Vasectomy! Everything you need to know

Vasectomy! Everything you need to know

If you and your partner feel like your family is complete or you do not wish to have children at all, a vasectomy is a permanent form of birth control to consider.

This surgical procedure renders a man sterile and unable to impregnate his partner. Although it prevents sperm from leaving your testes, you still have a satisfying sexual experience as it doesn’t affect the ability to have an orgasm in any way. It requires only a simple outpatient procedure and is nearly 100 percent effective after several months.

Although it is rare, a man’s vas deferens could rejoin after a vasectomy and he would no longer be sterile. These are the tubes that allow sperm to travel from the testes to the penis. It is also possible that some sperm could escape immediately after a vasectomy and for several months afterward. For this reason, urologists recommend that couples use a back-up form of birth control until the man produces an ejaculate sample with no live sperm in it. This usually happens at a follow-up appointment several months after the surgery.

What to Expect During Your Vasectomy


A nurse will wash and then shave your scrotum at the start of the procedure. You will also receive local anesthesia to numb the area so you don’t feel pain. If you do feel discomfort, you can ask for additional anesthesia. You will continue to remain aware of sound, touch, and movement even though you can’t feel the surgical cuts.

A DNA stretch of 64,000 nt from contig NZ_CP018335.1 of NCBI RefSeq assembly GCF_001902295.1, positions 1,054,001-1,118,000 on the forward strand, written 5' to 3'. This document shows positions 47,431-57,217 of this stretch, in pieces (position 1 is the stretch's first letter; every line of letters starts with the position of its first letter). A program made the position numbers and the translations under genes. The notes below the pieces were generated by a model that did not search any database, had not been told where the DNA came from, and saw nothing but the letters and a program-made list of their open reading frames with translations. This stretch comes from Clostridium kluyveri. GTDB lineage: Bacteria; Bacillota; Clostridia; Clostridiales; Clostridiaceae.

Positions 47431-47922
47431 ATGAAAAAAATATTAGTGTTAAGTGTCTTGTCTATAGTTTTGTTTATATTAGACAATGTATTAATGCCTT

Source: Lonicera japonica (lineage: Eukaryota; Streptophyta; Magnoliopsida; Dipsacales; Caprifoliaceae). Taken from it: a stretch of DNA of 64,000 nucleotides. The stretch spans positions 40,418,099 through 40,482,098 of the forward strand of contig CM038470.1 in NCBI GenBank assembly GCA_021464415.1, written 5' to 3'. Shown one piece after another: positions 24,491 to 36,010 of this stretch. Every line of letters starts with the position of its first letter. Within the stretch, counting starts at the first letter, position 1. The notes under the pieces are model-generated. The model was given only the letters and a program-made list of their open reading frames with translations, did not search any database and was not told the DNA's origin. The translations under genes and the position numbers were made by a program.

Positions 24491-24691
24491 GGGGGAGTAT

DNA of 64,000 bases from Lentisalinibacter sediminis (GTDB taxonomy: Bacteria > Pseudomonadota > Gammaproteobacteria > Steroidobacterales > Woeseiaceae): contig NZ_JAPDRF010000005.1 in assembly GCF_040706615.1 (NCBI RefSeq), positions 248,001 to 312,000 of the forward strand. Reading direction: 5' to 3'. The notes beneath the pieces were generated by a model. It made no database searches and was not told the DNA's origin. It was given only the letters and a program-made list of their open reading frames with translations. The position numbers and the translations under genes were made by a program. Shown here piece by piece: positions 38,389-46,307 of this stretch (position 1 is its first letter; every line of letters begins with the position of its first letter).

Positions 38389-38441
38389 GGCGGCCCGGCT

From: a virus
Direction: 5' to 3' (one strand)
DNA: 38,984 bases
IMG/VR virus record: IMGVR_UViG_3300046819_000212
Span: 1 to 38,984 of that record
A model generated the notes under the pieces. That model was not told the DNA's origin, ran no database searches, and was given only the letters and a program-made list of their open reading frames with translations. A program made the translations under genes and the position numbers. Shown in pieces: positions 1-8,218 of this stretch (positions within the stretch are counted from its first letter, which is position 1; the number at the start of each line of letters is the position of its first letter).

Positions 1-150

Once the surgeon knows that you’re comfortable, he or she will make one or two small cuts in your scrotum to make it possible to reach the vas deferens. The surgeon will then burn the ends of the vas deferens and use a suture to tie them shut. He or she needs to repeat the process for the vas deferens of both the left and right testicles. You may receive dissolvable stitches on your scrotum or the surgeon may decide to allow the tiny cuts to close naturally.

Some men prefer to get a no-scalpel vasectomy instead. For this procedure, a urologist feels for the vas deferens underneath the skin of the scrotum. Once located, he or she holds it in place with a small clamp. The urologist then creates a tiny hole in the skin, stretches it open, and pulls the vas deferens out. He or she then cuts, ties or burns it, and returns it to the original location.

Recovering from a Vasectomy


You should expect to feel sore for a day or two after this procedure. It is common for men to take Friday off work to have the vasectomy and then go back on Monday. Over-the-counter pain relievers are typically adequate to control pain. Be sure to wear loose clothing such as sweatpants and a supportive device around your penis and scrotum if you wish. Placing an ice pack over the area can also help to reduce swelling and pain.

It is important to avoid sex and other activities that place pressure on your reproductive organs for several days after a vasectomy. Most men can resume a sexual relationship with their partner approximately one week after the procedure. However, keep in mind that you may have live sperm in your ejaculate for several weeks or months after the procedure. To avoid getting your partner pregnant, one of you must use a different form of birth control until your urologist gives you the all-clear.
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